Those who follow football in the NFL know what a trap game is. That is when a supposedly better team takes a game lightly against a team they are supposed to beat. Often this happens when the so called better team is looking ahead to a more meaningful or tougher game the following week. Better teams get beat in trap games. In our sport, the Sport of Kings I have my own version of trap games I refer to as trap days. I’ll explain and share my best methods to overcome them.
This coming Saturday is what I call a trap day. Good cards with meaningful races will lure many of us to play tracks we do not normally follow daily. This can be dangerous. In a game that is tough enough on your home court or shall we say your home track or meet, it gets much more challenging at a track you do not follow.
Being in the groove, knowing who is hot, who is not, the track trends, any bias, and the nuances give you an edge. Take that away and now you are playing from behind and against those who are in the groove at this circuit. You are playing into their edge. “Tall task.”
Now many of us will want to play Tampa and Turfway on Saturday. They are both having their banner days and races with Kentucky Derby points on the line. Santa Anita being closed will drive the pools and attention even higher. If you are going to play, and these are not your familiar circuits I will share my approach in not giving up the edge.
I will handicap the cards in detail, taking my time as I normally do before any turf speculation. I will pay extra time and attention to the replays I watch of races over the track. This is crucial as you can pick up trends.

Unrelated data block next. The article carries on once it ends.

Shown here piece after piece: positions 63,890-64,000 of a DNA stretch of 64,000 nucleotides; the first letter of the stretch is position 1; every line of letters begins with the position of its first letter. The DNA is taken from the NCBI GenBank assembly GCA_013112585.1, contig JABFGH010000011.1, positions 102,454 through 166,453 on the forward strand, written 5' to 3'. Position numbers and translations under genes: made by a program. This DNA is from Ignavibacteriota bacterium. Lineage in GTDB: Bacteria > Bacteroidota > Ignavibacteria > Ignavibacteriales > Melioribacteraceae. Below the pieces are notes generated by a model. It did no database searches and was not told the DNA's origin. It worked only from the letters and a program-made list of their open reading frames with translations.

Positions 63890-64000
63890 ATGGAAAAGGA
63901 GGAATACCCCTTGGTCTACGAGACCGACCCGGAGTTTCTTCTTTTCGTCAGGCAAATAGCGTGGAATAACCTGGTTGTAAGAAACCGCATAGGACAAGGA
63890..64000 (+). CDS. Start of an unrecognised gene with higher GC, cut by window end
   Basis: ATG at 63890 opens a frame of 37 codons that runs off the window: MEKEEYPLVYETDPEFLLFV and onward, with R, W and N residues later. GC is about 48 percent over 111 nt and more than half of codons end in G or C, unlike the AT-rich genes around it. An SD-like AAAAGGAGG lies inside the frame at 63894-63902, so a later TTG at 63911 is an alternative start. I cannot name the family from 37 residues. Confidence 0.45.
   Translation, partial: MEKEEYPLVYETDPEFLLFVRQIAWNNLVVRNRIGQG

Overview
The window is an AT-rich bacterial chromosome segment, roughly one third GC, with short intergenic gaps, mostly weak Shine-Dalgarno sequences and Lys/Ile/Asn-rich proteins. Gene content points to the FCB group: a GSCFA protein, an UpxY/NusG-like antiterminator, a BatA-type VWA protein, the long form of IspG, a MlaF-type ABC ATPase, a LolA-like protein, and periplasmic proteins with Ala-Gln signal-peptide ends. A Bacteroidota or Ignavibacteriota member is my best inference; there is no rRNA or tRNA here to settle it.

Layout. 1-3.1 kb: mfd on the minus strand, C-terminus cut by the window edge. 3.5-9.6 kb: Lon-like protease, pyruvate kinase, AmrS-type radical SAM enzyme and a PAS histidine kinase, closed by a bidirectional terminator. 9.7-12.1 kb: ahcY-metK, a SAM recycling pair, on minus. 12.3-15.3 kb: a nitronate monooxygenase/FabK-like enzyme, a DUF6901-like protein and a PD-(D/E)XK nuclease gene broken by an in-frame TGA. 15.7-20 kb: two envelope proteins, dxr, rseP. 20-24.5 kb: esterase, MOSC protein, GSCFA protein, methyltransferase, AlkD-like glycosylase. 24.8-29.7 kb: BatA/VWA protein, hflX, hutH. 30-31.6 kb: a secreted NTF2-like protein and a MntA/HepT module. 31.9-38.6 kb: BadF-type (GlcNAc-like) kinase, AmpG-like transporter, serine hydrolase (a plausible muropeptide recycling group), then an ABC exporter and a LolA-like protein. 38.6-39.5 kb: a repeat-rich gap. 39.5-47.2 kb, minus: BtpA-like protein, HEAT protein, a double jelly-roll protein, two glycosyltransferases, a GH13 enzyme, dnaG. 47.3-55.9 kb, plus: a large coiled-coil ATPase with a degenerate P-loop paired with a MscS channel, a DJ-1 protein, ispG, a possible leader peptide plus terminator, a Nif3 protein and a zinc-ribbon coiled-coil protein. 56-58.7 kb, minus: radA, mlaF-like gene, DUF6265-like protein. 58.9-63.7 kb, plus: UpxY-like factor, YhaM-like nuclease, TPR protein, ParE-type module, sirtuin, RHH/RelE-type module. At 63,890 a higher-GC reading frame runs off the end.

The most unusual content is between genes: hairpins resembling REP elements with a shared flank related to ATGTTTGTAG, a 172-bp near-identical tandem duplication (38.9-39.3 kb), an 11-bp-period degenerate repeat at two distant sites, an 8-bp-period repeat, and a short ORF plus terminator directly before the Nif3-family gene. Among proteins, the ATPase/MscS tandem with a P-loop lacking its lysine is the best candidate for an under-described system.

I will diligently review the charts for the meet with an emphasis on the last two weeks or 10 days. I am looking for any bias or noticeable trend or edge.
Next I will look at the high percentage trainers and riders, and look at the moves or situations they excel in. These are fundamentals, but at a track you play every day, or at least often you probably already know this. On a trap day at a strange track you probably don’t.
I will look at the meet leaders to date. I will also look at who rides for who first call. While none of these stats or observations will point me to a specific horse or bet, combined with handicapping they will strengthen or dampen my opinions. My goal when done with my homework is to know the meet as if I play it every day. This won’t guarantee a win, but will take away anyone having an edge on me.
Turfway is a synthetic track. They are tough to play and gauge. Generally, and I mean very generally turf horses seem to do well on synthetic surfaces.
Tampa is a heavy track. It can play fast at times but is heavier than most dirt tracks. It is a great track to get horses legged up over and for years I have made money with horses coming from Tampa races. They are often overlooked as many consider Tampa a second tier meet. That’s a mistake. Their shippers do well.
To avoid the trap day, or at the least level the playing field you are going to have to spend more time than usual getting prepared. If you don’t you run the risk of beating yourself with an oversight. I suggest not letting that happen. Be prepared. Take your time and do it right. Your bankroll might thank you later.